On the other hand, Star Trek has always been paid for. In the past, it’s been via ads. So there’s always been money involved. But there is something that feels especially perverse about asking viewers for 6 bucks to watch Star Trek, rather than viewing ads. Not everyone can afford the extra 6 bucks. I’ve been there. And Star Trek is about our future as humanity. It should be for everyone. It is essentially egalitarian. And now it is not. It’s Ferengi Trek. Quark would be proud of this move by CBS. I am not. I’ll watch, but I have misgivings, and I’m hoping they’ll relent in some way.
As Spock would say, “There are always… possibilities.”
I’m excited. I’m happy.
And I think it’s important there will be a new series. Star Trek comments on our culture not only by offering dystopian warnings, but by offering us a positive outlook on the future that we can strive for.
We need this. This is a terrifying time to be alive, sometimes. And it’s going to be nice for once to have a voice in the culture that says we can go into the future… boldly.
In Steven Pinker’s recent piece in the Chronicle of Higher Education, “Why Academics Stink at Writing,” Pinker argues that academic writing suffers from a number maladies, including self-conscious stylistics, a “curse of knowledge,” and a lack of “incentives to write well.” I want to address each of Pinker’s points in detail. This first post will focus on the “self-conscious style” argument.
“Self-Conscious Style” Features Serve Functions Other Than Indexing The Author’s Membership in Academe
Pinker, drawing from Thomas and Turner’s style typology, asserts that academic writing is “self-conscious.” Academic writers, Pinker argues, are marked by a goal of “not so much communication as self-presentation—an overriding defensiveness against any impression that they may be slacker than their peers in hewing to the norms of the guild.” Pinker favors an alternative style, which Thomas & Turner call the “classic style.” In describing this style, Pinker says, though not explicitly, that the style has as its underlying ideology a correspondence theory of truth: a statement is true if it ‘corresponds’ to or matches something in reality. This theory of truth is not consistent with many schools of thought in the humanities, such as Reader-Response theory, or the philosophical paradigms informing some social sciences, such as Social Constructivism or Critical theory. It’s not even consistent, as Pinker later notes, with post-positivism, which many physical and biological scientists espouse. But, according to Pinker, it doesn’t matter: classic style is clearer than the self-conscious, and that is why academic writing stinks. (more…)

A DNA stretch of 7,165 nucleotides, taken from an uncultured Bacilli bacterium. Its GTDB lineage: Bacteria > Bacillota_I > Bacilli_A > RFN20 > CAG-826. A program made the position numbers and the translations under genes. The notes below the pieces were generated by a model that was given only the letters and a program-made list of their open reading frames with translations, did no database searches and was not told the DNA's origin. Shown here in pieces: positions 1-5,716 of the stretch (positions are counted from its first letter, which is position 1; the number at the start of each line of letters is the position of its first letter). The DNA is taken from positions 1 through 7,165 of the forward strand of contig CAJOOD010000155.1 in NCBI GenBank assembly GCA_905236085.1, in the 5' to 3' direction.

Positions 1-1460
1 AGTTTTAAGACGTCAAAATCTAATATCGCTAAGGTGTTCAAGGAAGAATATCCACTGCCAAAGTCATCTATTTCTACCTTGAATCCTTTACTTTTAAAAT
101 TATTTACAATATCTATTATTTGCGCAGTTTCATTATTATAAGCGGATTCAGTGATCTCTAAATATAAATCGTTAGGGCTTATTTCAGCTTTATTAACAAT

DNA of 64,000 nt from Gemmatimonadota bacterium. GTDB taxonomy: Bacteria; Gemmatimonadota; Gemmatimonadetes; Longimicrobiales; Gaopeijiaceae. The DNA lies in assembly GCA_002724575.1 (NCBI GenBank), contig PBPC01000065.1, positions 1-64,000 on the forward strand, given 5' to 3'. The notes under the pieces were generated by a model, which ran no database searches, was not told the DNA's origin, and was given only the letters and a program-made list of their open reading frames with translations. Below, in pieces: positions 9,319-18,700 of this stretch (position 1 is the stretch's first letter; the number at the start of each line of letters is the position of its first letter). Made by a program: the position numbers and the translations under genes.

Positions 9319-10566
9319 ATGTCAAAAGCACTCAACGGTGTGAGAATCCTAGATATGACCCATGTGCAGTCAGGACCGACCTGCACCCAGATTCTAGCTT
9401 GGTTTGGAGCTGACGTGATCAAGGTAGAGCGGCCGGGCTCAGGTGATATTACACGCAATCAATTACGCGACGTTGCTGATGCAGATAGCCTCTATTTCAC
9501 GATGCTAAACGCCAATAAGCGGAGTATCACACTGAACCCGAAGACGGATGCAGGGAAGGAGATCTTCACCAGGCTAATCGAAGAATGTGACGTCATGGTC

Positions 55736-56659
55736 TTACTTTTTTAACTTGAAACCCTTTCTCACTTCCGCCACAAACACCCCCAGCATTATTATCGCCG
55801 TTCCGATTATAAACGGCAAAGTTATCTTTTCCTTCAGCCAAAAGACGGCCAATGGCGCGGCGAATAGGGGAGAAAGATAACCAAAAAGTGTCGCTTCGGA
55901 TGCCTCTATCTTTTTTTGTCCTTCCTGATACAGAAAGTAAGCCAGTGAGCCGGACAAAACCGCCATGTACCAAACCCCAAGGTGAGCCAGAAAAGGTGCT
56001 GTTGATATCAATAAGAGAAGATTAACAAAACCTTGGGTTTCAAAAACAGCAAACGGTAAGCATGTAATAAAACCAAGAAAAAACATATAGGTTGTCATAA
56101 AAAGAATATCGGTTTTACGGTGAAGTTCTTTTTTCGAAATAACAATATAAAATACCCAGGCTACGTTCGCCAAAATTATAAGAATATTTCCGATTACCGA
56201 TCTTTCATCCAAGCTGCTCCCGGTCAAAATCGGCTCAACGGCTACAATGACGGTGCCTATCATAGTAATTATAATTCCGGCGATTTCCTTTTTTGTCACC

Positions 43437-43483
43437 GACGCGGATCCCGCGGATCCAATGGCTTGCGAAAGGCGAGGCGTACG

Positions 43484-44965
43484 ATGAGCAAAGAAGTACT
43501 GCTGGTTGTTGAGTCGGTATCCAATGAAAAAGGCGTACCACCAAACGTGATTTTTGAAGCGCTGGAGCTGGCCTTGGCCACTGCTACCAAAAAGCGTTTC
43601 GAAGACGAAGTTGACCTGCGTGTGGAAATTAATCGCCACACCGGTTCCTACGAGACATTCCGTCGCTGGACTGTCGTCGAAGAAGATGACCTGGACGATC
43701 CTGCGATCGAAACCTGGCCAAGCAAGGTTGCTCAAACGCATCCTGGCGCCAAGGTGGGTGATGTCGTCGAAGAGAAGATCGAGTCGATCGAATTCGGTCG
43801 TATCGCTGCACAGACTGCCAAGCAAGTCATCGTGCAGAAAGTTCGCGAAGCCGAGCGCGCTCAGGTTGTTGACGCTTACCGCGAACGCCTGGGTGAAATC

1. What did I accomplish?
Tonight I started setting small, manageable goals. I have been working on big goals and big accomplishments because of the time frame, but these night work sessions took a VERY HEAVY toll and knocked me out for a day. I was able to sustain a good work habit working late for awhile, but I can’t sustain it for a month. It’s not possible. And while my AcWriMo goals are still possible, I think I will have to move some other goals around.
More specifically, I have finished my most pertinent reading for my first prelim. I am continuing to read as I write, but I had to decide (as I have heard many say) that at some point, you have to say: I have read enough. And I have. This prelim draws on texts that I have been reading for over two years. I am ready to write. I understand the material. The extra reading will largely, I believe, simply be a gatekeeping measure–a peppering of citations to show I have consulted the relevant sources. But my research area is well-documented and much of the literature is somewhat repetitive as a result. New knowledge takes awhile to develop–each new article adds something new, but a small something. And the bulk of the stuff is repetition of things I learned in other sources.
So I am writing. As questions arise, I will consult relevant sources. But I am getting started. And it is going well–I’m planning a writing binge this weekend. If I can knock this baby out by the end of the weekend, I will be in good shape. And it is possible. The prelim is roughly 20-30 pages normally–that’s doable if I sacrifice some rest again. I do have a concert to attend Sunday night (see this post to learn more about why I’m excited about seeing Derek Webb), so if keep my eye on THAT ball, I can get this done.